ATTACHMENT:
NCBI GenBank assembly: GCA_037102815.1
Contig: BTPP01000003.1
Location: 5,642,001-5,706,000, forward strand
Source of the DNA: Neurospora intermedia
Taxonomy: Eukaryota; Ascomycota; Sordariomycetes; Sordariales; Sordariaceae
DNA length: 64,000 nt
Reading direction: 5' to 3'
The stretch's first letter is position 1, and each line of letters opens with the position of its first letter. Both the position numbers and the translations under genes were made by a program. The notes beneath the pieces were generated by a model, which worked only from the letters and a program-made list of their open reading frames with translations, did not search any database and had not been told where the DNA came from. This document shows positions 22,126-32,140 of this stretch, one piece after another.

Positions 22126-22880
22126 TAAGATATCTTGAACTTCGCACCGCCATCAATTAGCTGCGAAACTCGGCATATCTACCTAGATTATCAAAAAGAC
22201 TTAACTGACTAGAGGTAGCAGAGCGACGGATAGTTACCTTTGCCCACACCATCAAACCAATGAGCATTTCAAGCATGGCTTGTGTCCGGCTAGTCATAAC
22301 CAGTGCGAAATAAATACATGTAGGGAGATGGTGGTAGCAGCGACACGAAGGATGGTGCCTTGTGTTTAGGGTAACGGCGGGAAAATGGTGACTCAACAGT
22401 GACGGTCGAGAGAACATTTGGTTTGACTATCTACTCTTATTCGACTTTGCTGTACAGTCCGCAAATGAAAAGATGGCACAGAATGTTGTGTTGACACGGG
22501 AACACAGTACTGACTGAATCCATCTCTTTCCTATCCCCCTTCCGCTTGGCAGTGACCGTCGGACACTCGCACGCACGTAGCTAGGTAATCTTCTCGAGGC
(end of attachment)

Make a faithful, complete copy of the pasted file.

NCBI GenBank assembly: GCA_037102815.1
Contig: BTPP01000003.1
Location: 5,642,001-5,706,000, forward strand
Source of the DNA: Neurospora intermedia
Taxonomy: Eukaryota; Ascomycota; Sordariomycetes; Sordariales; Sordariaceae
DNA length: 64,000 nt
Reading direction: 5' to 3'
The stretch's first letter is position 1, and each line of letters opens with the position of its first letter. Both the position numbers and the translations under genes were made by a program. The notes beneath the pieces were generated by a model, which worked only from the letters and a program-made list of their open reading frames with translations, did not search any database and had not been told where the DNA came from. This document shows positions 22,126-32,140 of this stretch, one piece after another.

Positions 22126-22880
22126 TAAGATATCTTGAACTTCGCACCGCCATCAATTAGCTGCGAAACTCGGCATATCTACCTAGATTATCAAAAAGAC
22201 TTAACTGACTAGAGGTAGCAGAGCGACGGATAGTTACCTTTGCCCACACCATCAAACCAATGAGCATTTCAAGCATGGCTTGTGTCCGGCTAGTCATAAC
22301 CAGTGCGAAATAAATACATGTAGGGAGATGGTGGTAGCAGCGACACGAAGGATGGTGCCTTGTGTTTAGGGTAACGGCGGGAAAATGGTGACTCAACAGT
22401 GACGGTCGAGAGAACATTTGGTTTGACTATCTACTCTTATTCGACTTTGCTGTACAGTCCGCAAATGAAAAGATGGCACAGAATGTTGTGTTGACACGGG
22501 AACACAGTACTGACTGAATCCATCTCTTTCCTATCCCCCTTCCGCTTGGCAGTGACCGTCGGACACTCGCACGCACGTAGCTAGGTAATCTTCTCGAGGC